(LifeSiteNews) — One of my favorite traditions is to pray the St. Andrew Christmas novena. If you’ve never heard of it, that’s a shame. It’s a beautiful prayer that never fails to remind me of how Christ’s birth revolves around the virtue of humility.
Unlike a regular 9-day novena, St. Andrews’ lasts from November 30th (his feast day) all the way to December 25th. And instead of being prayed once a day, you say it 15 times every 24 hours.
I first prayed the St. Andrew novena when I came back to the Church in 2013 at the age of 27. I’ve done it every year since then. Here’s how it goes:
Hail and blessed be the hour and moment in which the Son of God was born of the most pure Virgin Mary, at midnight, in Bethlehem, in piercing cold. In that hour vouchsafe, O my God, to hear my prayer and grant my desires [mention petition here] through the merits of Our Savior Jesus Christ, and that of His blessed Mother, Amen.
There are five things I think about when praying this novena — the who, the what, the when, the how, and the why.
The first is the who: Obviously, the Blessed Virgin Mary — who humbly told God, “be it done unto me according to Thy word” — plays a central role in the prayer. Christ Himself, who took the form of a slave by being born a man, is also mentioned. For comparison’s sake, Christ’s birth would be analogous to a man becoming a mosquito and then dying a tortuous death for all the other mosquitos.
Next is the what: Christ’s Incarnation shows us God loves His creatures and that He ardently desires to be with us – in this life and in the next. His entrance into the world indicates He wants nothing more than for us to love Him back.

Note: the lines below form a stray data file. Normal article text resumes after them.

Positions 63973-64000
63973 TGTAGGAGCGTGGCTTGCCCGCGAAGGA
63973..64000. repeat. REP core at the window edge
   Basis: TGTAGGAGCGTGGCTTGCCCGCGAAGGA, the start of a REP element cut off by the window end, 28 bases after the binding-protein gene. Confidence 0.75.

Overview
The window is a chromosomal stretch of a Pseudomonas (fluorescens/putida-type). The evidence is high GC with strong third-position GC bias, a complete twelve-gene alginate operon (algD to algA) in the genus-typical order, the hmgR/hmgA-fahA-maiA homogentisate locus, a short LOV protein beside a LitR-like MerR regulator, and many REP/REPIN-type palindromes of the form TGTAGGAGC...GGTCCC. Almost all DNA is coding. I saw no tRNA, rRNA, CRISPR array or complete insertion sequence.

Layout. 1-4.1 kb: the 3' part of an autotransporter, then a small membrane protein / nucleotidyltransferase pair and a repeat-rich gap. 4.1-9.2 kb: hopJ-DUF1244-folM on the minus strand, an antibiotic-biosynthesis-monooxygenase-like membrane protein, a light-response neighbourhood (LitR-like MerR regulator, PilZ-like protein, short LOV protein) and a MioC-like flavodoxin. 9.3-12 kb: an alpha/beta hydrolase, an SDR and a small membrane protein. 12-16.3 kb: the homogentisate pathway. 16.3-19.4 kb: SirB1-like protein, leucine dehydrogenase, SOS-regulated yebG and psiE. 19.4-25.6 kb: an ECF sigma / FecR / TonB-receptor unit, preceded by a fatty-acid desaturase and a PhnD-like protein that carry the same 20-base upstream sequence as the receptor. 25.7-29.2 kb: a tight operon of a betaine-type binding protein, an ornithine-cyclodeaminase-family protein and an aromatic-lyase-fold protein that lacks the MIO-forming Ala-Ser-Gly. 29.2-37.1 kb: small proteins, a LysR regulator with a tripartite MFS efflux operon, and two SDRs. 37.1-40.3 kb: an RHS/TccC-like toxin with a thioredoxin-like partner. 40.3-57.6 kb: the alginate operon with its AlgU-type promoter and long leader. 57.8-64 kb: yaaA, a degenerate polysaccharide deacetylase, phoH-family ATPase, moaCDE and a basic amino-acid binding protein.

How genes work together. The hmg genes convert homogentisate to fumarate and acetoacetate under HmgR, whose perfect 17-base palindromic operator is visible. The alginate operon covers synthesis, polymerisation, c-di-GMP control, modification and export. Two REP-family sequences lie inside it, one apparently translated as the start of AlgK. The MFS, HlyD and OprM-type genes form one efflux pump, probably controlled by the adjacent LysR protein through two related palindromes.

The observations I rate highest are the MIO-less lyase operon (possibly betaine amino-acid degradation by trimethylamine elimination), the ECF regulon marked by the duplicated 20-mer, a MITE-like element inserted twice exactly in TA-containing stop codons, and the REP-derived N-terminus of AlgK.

The when: The birth of Christ didn’t take place in the middle of a warm summer day in a gold-plated delivery room with cameras and a team of doctors in Jerusalem, the central hub of the Jewish religion at the time. Rather, it happened in the middle of the night, in freezing temperatures, in the presence of stinking barn animals and their shepherds. There couldn’t have been a humbler place (or time) to be born.
The how and why: Jesus didn’t need to be born of a woman. God simply could have manifested His only Son on the face of the earth from thin air. Yet, He asked Mary to be His handmaid to collaborate with His Son in the redemption of mankind. In other words, He bestowed upon the docile Mary an honor that ranks her above all other creatures, including the angels.
Taken collectively, the entirety of the manger scene is one enormous work of humility. Think about it — an infinitely powerful God submitting Himself to be born of an earthly creature so He could eventually lay down his life for them.
Meditating on Christmas should cause us to practice humility every day of our lives. That’s easier said than done, of course, but God gave us the St. Andrew novena as a reminder to never forget just how much His Son’s birth revolves around this oft-forgotten virtue. May God bless you and your family this Christmas season.